Dennis Laich and Erik Edstrom — What is the best way for Americans to honor and respect veterans’ sacrifices? There’s no single right answer, but there are plenty of wrong ones – including our “thank you for your service” culture.
“Our country’s military is continually misused, and no amount of pyrotechnics, flag-waving, priority airline boarding, discount nachos, bumper stickers or military flyovers can fix that,” write retired Major General Dennis Laich and Erik Edstrom in USA Today. “For two decades, the U.S. government has knowingly sent its service members to self-perpetuating and self-defeating wars. That’s not patriotism — that’s betrayal.”
America’s veterans are struggling. A survey by The Washington Post and the Kaiser Family Foundation reported that the wars in Iraq and Afghanistan “have caused mental and emotional health problems in 31% of veterans.” In one of the largest post-9/11 studies, 40% of veterans polled reported that they had considered suicide at least once after joining the military. When soldiers return home, they face “Divorce, alcohol, drugs, depression, endless “zombie” medication to mitigate endless deployments — the whole nine yards.” Priority airline boarding won’t fix that.
Moreover, “thank you for your service culture” often means that young recruits have no idea what they’re signing up for. “Isn’t it fascinating that many teachers would never expose children to graphic images of dead soldiers in classrooms, but those same students can be misled in broad daylight, at schoolhouses turned de facto recruiting stations?” ask Laich and Edstrom. “Consequently, American youths could unwittingly become those very dead bodies.”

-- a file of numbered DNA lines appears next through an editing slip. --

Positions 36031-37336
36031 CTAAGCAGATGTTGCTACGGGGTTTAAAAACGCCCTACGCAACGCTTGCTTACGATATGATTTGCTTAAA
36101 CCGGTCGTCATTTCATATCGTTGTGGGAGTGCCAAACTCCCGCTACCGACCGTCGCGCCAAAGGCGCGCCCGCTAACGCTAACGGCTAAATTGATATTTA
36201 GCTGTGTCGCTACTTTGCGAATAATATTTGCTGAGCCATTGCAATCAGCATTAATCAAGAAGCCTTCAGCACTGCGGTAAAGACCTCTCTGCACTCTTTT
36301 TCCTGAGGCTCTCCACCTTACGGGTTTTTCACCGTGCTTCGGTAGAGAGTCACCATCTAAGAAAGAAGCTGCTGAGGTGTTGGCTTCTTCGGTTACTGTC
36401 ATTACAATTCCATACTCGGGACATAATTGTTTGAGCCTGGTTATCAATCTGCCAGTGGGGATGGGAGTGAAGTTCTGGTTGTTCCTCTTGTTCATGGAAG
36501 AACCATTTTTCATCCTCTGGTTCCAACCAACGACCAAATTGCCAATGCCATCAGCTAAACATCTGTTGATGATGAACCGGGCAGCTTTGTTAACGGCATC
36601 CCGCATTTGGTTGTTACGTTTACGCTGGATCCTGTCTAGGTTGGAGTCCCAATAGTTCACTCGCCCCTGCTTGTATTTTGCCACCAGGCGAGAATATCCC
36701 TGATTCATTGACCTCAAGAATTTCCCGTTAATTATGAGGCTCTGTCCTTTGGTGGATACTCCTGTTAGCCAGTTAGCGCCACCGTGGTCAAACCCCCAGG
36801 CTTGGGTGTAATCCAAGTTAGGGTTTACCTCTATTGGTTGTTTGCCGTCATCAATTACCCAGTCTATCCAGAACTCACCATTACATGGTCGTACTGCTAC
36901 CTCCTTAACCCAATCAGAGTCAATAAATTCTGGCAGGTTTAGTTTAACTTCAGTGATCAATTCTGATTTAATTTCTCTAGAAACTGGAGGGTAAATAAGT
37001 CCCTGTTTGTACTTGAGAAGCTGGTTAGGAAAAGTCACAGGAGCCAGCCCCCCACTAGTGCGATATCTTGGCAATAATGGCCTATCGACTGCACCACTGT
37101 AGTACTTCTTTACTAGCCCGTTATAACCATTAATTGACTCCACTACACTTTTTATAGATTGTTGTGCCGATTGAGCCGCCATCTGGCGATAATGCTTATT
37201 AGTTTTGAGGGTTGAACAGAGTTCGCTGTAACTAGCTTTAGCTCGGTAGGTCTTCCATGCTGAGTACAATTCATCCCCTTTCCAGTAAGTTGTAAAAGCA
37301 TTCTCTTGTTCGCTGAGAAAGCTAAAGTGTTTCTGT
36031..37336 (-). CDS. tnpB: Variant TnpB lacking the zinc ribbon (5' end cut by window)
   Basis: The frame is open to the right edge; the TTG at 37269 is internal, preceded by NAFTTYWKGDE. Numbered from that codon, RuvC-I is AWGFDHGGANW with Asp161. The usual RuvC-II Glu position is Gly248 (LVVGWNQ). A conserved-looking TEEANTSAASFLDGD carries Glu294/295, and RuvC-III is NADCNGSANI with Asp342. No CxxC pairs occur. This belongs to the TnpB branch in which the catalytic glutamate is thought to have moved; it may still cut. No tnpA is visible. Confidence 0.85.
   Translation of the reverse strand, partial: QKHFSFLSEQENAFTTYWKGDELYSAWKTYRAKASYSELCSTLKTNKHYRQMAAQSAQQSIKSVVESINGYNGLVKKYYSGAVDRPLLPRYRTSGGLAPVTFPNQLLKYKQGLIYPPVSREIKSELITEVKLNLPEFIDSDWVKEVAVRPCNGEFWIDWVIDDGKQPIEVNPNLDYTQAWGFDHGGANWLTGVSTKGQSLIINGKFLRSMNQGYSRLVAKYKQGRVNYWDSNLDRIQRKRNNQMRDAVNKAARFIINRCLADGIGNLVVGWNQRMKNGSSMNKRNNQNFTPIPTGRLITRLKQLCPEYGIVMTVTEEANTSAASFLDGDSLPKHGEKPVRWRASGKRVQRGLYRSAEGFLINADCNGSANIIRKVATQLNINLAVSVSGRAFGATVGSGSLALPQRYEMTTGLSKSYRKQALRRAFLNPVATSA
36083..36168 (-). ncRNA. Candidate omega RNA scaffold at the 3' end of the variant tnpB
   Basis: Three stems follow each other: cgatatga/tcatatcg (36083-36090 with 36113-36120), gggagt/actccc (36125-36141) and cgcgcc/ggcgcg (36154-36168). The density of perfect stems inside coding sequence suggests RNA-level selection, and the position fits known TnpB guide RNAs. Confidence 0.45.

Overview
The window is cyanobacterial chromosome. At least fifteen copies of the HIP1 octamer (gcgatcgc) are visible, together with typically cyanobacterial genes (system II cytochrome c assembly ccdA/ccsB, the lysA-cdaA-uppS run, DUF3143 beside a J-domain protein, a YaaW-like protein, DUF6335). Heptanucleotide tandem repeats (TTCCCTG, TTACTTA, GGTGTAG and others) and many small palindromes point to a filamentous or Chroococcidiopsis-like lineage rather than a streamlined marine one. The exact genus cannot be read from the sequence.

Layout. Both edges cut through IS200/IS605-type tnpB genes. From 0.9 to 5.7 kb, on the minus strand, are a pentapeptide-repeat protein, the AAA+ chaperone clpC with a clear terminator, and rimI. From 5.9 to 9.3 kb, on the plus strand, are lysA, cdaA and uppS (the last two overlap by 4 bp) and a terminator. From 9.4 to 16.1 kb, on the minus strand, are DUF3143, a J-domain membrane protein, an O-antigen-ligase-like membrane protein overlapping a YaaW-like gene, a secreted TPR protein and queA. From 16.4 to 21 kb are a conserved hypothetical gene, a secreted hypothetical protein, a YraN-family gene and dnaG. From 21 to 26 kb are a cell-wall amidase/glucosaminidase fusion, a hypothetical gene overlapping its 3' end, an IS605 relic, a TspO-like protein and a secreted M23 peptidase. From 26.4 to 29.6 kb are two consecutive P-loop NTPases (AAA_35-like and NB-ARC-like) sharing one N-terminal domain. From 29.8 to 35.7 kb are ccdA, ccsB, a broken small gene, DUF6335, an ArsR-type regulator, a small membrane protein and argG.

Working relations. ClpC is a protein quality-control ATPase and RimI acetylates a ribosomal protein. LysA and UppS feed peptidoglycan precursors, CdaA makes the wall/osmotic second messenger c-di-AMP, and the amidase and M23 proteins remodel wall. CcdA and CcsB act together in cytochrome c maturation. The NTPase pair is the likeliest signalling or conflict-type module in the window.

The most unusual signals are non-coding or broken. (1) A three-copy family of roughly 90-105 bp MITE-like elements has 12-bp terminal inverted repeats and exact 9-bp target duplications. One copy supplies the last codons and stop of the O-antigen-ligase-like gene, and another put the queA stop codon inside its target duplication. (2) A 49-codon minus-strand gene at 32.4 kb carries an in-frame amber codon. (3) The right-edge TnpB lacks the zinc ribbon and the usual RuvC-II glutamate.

One solution, Laich and Edstrom argue, is for the Pentagon and “the rest of America’s war-making machine — the ever-euphemistic defense establishment — to adopt a code consistent with the American Medical Association’s ethics opinion on informed consent.” Rather than averting our eyes to the horrors of war, or using “lobotamous patriotism” to paper over the risks of deployment, we should instead ensure that “everyone who dons a uniform — beginning the moment when minors approach recruiting tables in high school lunchrooms — has informed consent about what they’re actually signing up for.”
Read the full article here.